Life in the New Zealand Backcountry: Rain

Trip Start Nov 10, 2013
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Trip End Apr 02, 2014


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Flag of New Zealand  , Westland,
Saturday, December 7, 2013

During our 5-day backcountry adventure on the Heaphy Track, I took some time to simply write down a few thoughts about various aspects of life in the backcountry.

Rain: 

 
It seems that here in New Zealand, it's not a matter of if it is going to rain, but rather, when; and for how long.  As such, there is no point in worrying about whether or not to go outside or do some particular activity.  It is best to just go and do whatever you were planning without hesitation, because the weather forecast here carries eve less credibility than back home in Waterton Park, AB, Canada.  This is especially true considering local weather forecasts sound like this: "fine," or "mostly fine, with a chance of less-than-fine," or "fine with periods of showers," or "showers with heavy rains," and sometimes "heavy rains with thundery spells."  Honest, word for word quoted descriptions of local daily forecasts...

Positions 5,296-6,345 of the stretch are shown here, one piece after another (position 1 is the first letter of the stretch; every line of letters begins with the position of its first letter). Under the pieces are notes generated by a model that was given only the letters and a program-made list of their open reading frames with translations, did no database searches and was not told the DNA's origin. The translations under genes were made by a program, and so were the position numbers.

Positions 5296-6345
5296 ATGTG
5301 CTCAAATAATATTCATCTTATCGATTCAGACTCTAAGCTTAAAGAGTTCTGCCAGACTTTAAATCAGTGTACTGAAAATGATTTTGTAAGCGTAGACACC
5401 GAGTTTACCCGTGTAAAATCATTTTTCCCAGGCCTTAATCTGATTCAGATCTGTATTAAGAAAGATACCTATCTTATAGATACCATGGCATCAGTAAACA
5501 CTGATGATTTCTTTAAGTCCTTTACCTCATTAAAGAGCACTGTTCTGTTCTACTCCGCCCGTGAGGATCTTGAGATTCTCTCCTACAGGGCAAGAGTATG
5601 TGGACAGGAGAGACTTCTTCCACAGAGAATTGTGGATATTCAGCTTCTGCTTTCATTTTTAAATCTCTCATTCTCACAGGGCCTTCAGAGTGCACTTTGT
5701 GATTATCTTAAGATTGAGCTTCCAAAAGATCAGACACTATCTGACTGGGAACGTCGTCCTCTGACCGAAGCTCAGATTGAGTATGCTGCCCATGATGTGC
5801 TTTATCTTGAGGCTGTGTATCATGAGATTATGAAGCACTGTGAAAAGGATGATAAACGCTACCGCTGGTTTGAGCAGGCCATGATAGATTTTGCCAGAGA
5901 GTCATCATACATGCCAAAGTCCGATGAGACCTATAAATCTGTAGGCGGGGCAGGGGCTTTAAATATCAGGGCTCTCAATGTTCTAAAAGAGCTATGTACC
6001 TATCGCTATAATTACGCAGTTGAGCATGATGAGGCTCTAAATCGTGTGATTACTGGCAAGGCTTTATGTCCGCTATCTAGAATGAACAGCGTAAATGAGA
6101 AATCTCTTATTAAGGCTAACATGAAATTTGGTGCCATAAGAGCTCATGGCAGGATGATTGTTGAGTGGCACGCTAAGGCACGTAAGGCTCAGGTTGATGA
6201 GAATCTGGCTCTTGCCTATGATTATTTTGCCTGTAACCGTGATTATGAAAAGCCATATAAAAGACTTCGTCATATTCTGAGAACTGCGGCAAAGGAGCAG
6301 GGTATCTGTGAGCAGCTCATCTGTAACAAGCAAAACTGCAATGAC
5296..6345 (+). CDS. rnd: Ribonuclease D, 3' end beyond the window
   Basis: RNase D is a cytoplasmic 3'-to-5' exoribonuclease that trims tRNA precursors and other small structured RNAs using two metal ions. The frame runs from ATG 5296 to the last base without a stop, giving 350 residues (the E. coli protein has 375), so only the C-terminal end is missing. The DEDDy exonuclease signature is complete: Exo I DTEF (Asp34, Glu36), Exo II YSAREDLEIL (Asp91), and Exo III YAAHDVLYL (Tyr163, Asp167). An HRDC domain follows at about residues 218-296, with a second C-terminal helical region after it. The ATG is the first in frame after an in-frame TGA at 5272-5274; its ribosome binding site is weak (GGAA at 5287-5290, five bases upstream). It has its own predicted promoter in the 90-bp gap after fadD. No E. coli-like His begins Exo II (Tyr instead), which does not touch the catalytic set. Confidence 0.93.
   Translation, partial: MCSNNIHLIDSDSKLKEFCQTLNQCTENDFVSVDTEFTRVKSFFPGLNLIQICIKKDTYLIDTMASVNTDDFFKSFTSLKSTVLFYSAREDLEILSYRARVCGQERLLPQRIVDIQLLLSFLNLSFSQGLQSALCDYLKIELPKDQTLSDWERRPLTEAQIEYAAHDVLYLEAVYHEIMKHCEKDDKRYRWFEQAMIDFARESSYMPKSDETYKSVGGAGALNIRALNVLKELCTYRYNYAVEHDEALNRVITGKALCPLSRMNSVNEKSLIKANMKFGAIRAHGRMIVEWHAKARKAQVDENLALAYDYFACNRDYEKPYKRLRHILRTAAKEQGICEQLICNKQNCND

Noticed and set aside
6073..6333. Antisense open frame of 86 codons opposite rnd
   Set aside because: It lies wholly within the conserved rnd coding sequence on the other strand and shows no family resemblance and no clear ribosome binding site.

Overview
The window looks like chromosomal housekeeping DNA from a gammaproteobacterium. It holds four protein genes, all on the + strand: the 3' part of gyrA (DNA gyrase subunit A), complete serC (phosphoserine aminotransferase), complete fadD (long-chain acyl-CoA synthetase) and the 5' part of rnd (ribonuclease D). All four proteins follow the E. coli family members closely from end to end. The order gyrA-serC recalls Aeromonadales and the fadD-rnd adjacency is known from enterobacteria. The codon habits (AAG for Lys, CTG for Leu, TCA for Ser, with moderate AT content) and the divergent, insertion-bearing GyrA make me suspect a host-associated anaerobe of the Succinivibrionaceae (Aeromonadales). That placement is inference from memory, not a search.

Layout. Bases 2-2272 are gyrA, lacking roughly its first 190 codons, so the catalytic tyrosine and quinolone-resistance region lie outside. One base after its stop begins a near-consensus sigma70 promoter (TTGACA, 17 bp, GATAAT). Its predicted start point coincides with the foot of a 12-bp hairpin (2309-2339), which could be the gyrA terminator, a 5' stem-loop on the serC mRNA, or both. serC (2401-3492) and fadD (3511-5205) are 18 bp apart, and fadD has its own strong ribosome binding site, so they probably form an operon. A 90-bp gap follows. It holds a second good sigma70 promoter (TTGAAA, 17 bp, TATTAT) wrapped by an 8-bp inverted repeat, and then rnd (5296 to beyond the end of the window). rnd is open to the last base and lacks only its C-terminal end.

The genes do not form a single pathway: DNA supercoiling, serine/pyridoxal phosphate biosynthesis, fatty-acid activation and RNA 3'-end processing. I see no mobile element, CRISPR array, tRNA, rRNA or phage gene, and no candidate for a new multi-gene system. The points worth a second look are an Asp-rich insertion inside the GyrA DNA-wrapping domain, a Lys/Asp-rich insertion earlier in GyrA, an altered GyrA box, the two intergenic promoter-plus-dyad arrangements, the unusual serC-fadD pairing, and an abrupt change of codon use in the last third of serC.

Okay, so you've disregarded the forecast and have gone for it.  Now you're out there, getting sprinkled on, which isn't a bad thing, because the breeze and powerful sun will dry you out rather quickly.  Sometimes though, that sprinkle turns to a steady rain - this seems to happen more often than not - which usually, in my limited experience here in in New Zealand, will last for 30-60 minutes.  At that point, the wind will blow the clouds away and it will clear long enough for your rain gear and pack cover to dry out before the next squall passes through.


Every now and then, however, the rain doesn't let up.  In fact, it starts to rain even harder and faster.  Think: torrential downpour, without let up.  Now, how dry you remain depends on the quality of your rain gear... 2 hours... 3 hours?  Maybe 4, if you made a big investment in your gear.  Eventually though, things start to get wet.  Like I said, forget about if you will get wet.  


Instead, you should have been spending all this time considering your options for how you will dry out later today.  Can you get back to the car - and eventually a motel to dry out?  Or is it on to the next hut along the track?  At that point you can get a fire going, prop your boots up and hang out your clothes to dry over the fire.  Or... do you have to try and hope to coincide your arrival at the next campground with a break in the weather, so you can set up your tent without it getting too soaked.  Then you try to hang what clothes you can in the tent, and the things you can't, try to hang outside under shelter and hope the wind dries it out.


Every day you don't bother thinking about staying dry, but rather, where, and at what time you will arrive that evening to begin drying out your things for the following day.
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